Alliance offers $2,500 reward for information in death of loggerhead on Cape Hatteras

Ramp 49 entrance. [NPS photo]

The Cape Hatteras Access Preservation Alliance is offering a $2,500 reward on behalf of the Outer Banks Preservation Association, the N.C. Beach Buggy Association and the Cape Hatteras Anglers Club for information leading to the identity of the driver who ran over a nesting loggerhead sea turtle in Frisco on Memorial Day.

Park service staff discovered the turtle at 5:30 a.m. May 25 approximately 0.10 miles south of Ramp 49 on Cape Hatteras National Seashore. Loggerheads are listed as threatened under the Endangered Species Act.

Based on evidence at the scene, the park service believes the turtle had begun to lay eggs into a nest dug in the beach when a motor vehicle struck and ran her over.

“Observations suggest the time of the apparent collision was one or more hours prior to 5:30 a.m., during a time where the route was closed to off road vehicle use,” the NPS said in a news release. “Intact eggs were discovered near the dead loggerhead sea turtle and are thought to be viable.”

Sea turtle nesting season on the Outer Banks run from May through August and this was the Outer Banks’ second turtle nest of the season. Loggerheads, which weigh an average of 250 pounds and are generally about three feet long, return to the same beach where they were hatched to lay eggs.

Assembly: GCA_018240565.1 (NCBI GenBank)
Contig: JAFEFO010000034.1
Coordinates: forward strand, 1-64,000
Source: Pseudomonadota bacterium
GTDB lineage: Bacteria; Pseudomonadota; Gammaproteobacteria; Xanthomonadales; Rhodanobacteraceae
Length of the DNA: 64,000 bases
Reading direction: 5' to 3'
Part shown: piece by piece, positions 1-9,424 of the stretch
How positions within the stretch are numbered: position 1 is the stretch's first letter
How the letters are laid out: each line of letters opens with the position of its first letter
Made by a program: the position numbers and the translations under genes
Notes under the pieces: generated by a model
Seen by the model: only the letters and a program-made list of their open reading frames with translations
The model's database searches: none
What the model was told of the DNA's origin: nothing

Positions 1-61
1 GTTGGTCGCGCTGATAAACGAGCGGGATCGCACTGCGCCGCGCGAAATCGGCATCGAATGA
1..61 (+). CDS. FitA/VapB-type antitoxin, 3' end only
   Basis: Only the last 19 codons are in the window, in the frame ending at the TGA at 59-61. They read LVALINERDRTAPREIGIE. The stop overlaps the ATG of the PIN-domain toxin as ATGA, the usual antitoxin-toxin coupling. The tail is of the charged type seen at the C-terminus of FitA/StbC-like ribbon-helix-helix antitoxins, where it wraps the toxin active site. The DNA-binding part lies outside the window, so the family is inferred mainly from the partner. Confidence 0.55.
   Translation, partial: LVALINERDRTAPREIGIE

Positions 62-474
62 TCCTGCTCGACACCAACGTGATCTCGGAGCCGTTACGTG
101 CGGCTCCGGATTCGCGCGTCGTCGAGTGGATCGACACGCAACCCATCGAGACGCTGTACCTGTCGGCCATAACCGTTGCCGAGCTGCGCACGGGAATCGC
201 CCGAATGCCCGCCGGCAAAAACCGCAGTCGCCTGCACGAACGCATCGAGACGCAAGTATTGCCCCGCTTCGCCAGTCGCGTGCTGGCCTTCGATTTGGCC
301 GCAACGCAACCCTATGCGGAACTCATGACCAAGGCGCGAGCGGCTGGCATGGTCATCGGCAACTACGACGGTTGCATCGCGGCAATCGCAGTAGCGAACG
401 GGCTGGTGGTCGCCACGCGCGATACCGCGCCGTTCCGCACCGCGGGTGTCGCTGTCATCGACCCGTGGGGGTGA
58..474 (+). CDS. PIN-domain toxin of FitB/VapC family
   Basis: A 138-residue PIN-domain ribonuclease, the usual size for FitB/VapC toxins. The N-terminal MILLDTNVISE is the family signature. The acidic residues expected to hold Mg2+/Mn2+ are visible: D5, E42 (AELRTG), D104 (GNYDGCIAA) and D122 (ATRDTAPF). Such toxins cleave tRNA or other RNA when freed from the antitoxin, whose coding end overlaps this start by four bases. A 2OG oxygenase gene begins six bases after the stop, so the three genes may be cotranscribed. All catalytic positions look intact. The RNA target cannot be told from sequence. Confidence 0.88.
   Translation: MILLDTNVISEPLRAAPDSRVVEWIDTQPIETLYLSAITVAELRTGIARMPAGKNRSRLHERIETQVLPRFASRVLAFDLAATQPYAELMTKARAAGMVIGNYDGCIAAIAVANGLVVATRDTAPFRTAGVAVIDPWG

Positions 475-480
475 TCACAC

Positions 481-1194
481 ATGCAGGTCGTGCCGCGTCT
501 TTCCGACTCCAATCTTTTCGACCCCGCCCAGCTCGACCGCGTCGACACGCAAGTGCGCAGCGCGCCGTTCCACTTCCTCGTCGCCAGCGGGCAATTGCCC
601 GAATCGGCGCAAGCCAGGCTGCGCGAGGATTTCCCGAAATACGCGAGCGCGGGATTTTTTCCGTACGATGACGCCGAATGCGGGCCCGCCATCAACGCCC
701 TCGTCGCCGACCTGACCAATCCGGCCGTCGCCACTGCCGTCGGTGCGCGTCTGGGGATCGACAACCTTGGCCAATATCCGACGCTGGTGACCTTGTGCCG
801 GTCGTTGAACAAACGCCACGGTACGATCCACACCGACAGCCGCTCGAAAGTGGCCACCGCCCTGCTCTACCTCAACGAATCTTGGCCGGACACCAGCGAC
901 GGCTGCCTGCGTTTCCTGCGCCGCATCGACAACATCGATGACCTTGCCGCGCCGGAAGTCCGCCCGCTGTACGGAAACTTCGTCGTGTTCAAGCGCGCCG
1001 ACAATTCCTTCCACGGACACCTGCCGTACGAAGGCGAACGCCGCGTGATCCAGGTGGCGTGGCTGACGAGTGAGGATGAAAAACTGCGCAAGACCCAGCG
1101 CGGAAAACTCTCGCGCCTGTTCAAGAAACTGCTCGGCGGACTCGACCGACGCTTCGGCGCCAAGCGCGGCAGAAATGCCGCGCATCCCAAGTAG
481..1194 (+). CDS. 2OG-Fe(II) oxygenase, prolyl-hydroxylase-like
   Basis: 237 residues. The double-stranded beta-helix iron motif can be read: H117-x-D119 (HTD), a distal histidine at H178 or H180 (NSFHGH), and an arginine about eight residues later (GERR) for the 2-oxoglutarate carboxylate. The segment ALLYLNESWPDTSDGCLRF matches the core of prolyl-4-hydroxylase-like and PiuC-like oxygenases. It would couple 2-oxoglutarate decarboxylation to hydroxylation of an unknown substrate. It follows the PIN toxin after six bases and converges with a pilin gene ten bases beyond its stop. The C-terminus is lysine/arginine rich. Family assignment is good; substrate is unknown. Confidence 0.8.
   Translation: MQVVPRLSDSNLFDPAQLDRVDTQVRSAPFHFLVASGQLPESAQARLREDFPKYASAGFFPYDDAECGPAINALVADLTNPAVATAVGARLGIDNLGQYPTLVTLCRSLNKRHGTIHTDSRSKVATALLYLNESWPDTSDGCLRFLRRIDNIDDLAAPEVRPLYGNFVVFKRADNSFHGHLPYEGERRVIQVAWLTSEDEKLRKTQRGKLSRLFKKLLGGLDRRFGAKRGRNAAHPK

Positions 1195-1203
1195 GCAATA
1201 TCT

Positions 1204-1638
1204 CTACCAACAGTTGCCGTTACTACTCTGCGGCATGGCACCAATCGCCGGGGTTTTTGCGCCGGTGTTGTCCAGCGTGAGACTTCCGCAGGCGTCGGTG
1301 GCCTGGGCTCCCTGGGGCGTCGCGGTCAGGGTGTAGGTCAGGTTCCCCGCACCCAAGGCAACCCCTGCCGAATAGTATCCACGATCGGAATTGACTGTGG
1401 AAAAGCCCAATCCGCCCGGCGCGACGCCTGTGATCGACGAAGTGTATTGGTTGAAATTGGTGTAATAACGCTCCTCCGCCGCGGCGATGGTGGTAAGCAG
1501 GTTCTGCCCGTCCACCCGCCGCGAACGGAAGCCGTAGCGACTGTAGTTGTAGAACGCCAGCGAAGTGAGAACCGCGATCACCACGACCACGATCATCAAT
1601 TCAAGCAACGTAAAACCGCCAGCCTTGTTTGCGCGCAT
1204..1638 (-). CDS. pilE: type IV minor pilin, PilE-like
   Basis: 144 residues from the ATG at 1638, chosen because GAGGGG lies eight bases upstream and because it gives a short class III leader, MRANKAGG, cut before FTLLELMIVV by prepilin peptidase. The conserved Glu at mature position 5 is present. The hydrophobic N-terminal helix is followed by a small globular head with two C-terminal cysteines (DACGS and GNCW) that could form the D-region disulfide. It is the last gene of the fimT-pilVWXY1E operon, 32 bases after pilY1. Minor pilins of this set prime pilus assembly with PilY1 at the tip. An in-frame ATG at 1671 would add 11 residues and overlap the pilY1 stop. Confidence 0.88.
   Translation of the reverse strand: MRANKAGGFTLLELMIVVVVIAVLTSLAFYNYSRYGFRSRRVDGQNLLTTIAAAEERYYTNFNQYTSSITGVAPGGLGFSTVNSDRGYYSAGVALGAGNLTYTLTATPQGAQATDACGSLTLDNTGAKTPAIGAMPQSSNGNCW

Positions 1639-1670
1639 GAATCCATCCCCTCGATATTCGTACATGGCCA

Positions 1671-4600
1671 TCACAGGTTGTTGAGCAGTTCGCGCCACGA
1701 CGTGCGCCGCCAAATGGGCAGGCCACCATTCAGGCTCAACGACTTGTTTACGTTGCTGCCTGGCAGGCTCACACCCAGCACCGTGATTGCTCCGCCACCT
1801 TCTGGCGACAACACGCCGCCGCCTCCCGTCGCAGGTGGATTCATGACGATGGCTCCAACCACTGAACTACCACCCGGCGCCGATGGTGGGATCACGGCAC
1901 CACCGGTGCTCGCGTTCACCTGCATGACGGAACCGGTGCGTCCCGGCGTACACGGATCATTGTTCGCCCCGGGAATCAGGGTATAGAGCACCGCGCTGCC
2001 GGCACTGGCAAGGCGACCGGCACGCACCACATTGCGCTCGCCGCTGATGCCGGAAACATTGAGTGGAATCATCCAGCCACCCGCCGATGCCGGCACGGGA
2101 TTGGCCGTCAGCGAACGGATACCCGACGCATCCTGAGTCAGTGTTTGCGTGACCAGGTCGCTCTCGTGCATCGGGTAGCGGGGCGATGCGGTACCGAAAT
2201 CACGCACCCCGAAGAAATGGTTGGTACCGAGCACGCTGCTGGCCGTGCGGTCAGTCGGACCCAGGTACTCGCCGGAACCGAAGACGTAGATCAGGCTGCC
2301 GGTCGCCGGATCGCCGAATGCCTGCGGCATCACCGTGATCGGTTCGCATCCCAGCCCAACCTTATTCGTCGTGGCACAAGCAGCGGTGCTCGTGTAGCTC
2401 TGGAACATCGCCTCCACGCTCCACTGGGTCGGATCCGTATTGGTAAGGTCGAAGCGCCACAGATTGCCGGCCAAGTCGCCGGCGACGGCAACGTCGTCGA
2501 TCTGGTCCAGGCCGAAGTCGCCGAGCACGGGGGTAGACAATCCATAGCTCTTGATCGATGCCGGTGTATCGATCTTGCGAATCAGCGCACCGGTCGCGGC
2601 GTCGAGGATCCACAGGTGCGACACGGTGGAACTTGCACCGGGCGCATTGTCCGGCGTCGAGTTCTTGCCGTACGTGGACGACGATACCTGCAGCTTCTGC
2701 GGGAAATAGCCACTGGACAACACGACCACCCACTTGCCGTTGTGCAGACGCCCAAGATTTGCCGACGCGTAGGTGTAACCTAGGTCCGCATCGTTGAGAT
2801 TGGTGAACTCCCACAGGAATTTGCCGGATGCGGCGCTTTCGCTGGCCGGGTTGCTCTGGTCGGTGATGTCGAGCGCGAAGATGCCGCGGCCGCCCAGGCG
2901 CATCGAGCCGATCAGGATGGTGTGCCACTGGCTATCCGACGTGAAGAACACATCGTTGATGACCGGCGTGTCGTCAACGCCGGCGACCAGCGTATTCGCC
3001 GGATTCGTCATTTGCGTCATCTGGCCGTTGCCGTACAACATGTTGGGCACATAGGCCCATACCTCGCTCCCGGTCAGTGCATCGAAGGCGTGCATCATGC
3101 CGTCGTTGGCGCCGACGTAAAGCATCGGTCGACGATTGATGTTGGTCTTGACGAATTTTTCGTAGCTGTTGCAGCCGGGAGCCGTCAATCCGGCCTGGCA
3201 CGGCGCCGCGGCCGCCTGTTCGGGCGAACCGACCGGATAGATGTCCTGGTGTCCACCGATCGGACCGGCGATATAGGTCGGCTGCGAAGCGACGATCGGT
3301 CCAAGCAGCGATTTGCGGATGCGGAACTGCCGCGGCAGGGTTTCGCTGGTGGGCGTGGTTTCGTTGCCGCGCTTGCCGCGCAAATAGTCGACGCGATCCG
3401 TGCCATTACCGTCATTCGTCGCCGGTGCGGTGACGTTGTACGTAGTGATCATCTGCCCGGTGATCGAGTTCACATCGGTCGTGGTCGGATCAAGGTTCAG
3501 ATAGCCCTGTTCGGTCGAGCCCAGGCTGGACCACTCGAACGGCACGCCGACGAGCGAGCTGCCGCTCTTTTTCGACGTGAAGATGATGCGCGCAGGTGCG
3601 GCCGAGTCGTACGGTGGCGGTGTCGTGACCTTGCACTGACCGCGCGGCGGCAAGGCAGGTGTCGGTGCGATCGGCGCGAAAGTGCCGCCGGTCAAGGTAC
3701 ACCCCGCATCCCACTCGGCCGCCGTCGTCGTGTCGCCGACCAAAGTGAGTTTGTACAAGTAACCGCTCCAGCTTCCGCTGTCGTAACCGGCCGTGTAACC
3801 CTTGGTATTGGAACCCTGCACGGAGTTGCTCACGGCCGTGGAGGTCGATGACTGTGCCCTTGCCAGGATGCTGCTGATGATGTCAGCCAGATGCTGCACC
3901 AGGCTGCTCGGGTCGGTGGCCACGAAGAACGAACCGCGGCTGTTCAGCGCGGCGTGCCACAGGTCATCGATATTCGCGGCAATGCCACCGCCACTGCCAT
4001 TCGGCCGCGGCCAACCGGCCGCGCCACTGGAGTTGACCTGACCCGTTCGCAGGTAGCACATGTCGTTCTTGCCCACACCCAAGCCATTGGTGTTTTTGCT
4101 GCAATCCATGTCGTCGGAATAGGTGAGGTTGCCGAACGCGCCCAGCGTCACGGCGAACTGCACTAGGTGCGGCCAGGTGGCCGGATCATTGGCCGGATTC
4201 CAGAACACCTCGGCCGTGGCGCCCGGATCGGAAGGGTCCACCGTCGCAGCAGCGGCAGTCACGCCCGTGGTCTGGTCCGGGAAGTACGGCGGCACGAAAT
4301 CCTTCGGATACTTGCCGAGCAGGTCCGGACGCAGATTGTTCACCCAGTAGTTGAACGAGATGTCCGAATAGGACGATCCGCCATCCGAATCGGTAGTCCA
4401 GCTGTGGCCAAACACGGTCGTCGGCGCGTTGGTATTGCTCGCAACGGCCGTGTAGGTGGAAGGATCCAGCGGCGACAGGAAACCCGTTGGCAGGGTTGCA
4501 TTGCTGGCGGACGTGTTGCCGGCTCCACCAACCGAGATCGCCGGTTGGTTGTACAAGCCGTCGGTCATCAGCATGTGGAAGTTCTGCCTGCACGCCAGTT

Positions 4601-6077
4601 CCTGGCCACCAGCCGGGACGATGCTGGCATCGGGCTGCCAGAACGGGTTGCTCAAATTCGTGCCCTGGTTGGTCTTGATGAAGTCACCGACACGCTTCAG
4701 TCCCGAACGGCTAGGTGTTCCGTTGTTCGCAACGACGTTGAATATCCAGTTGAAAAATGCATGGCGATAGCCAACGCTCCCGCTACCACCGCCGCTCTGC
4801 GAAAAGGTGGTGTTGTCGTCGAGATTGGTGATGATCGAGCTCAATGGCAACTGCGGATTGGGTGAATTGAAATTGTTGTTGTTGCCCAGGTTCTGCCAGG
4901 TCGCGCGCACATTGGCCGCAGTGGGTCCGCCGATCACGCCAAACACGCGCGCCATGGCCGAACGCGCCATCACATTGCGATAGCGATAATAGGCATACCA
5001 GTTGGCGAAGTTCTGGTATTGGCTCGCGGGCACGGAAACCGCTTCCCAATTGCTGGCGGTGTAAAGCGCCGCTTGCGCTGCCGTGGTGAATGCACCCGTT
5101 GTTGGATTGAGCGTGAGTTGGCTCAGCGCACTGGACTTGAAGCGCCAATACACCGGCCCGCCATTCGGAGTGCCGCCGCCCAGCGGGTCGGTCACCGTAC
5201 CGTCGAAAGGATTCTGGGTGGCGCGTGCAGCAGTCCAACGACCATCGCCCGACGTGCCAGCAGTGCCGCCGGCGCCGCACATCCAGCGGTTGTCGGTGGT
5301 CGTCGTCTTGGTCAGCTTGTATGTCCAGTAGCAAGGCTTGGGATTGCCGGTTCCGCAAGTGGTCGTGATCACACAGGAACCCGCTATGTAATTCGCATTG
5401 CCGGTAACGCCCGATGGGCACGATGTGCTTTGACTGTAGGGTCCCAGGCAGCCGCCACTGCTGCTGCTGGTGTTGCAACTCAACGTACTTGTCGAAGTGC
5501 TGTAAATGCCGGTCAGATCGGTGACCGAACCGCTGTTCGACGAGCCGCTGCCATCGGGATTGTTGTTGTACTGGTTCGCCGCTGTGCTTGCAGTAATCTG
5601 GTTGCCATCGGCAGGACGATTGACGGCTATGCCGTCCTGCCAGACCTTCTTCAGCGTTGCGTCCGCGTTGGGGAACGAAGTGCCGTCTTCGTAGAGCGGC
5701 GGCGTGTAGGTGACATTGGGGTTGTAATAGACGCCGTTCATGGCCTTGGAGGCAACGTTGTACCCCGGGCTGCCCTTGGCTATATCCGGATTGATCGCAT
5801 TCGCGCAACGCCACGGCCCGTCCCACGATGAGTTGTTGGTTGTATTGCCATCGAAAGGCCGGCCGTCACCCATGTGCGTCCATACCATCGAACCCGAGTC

The seashore is actively investigating this incident and is seeking information regarding a vehicle driving on the beach at Ramps 49 or 48 in Frisco between 9 p.m. on May 24 and 5:30 a.m. today, May 25. Anyone with information that may help determine the circumstances and events that led to the death of this sea turtle are asked to contact the Dare County Community CrimeLine or the National Park Service’s Investigative Services Branch (ISB).

National Park Service ISB Tip Line:

Call or text the ISB Tip Line at 888-653-0009
Online at www.nps.gov/isb and click “Submit a Tip”

“At this time of year, ocean-facing off road vehicle ramps are closed between 9 p.m. and 6 a.m. for an important reason – to protect nesting sea turtles. It is very unfortunate that a vehicle appears to have disregarded the seashore’s regulations which has resulted in this turtle death,” stated Superintendent David Hallac.

Ramp 49, along with other priority off road vehicle ramps (ramps 2, 4, 25, 27, 43, 44, 48, 49, 70, and 72), are closed to vehicles nightly from 9 p.m. to 6 a.m. All other ocean-facing off road vehicle ramps are closed to vehicles from 9 p.m. to 7 a.m. Visitors are reminded that sea turtles, while predominately nesting during nighttime hours, may be present on Seashore beaches at any hour of the day.

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Kari Pugh is digital director for OBXToday.com, Beach 104, 99.1 The Sound, 94.5 WCMS and Classic Rock 92.3. Reach her at [email protected]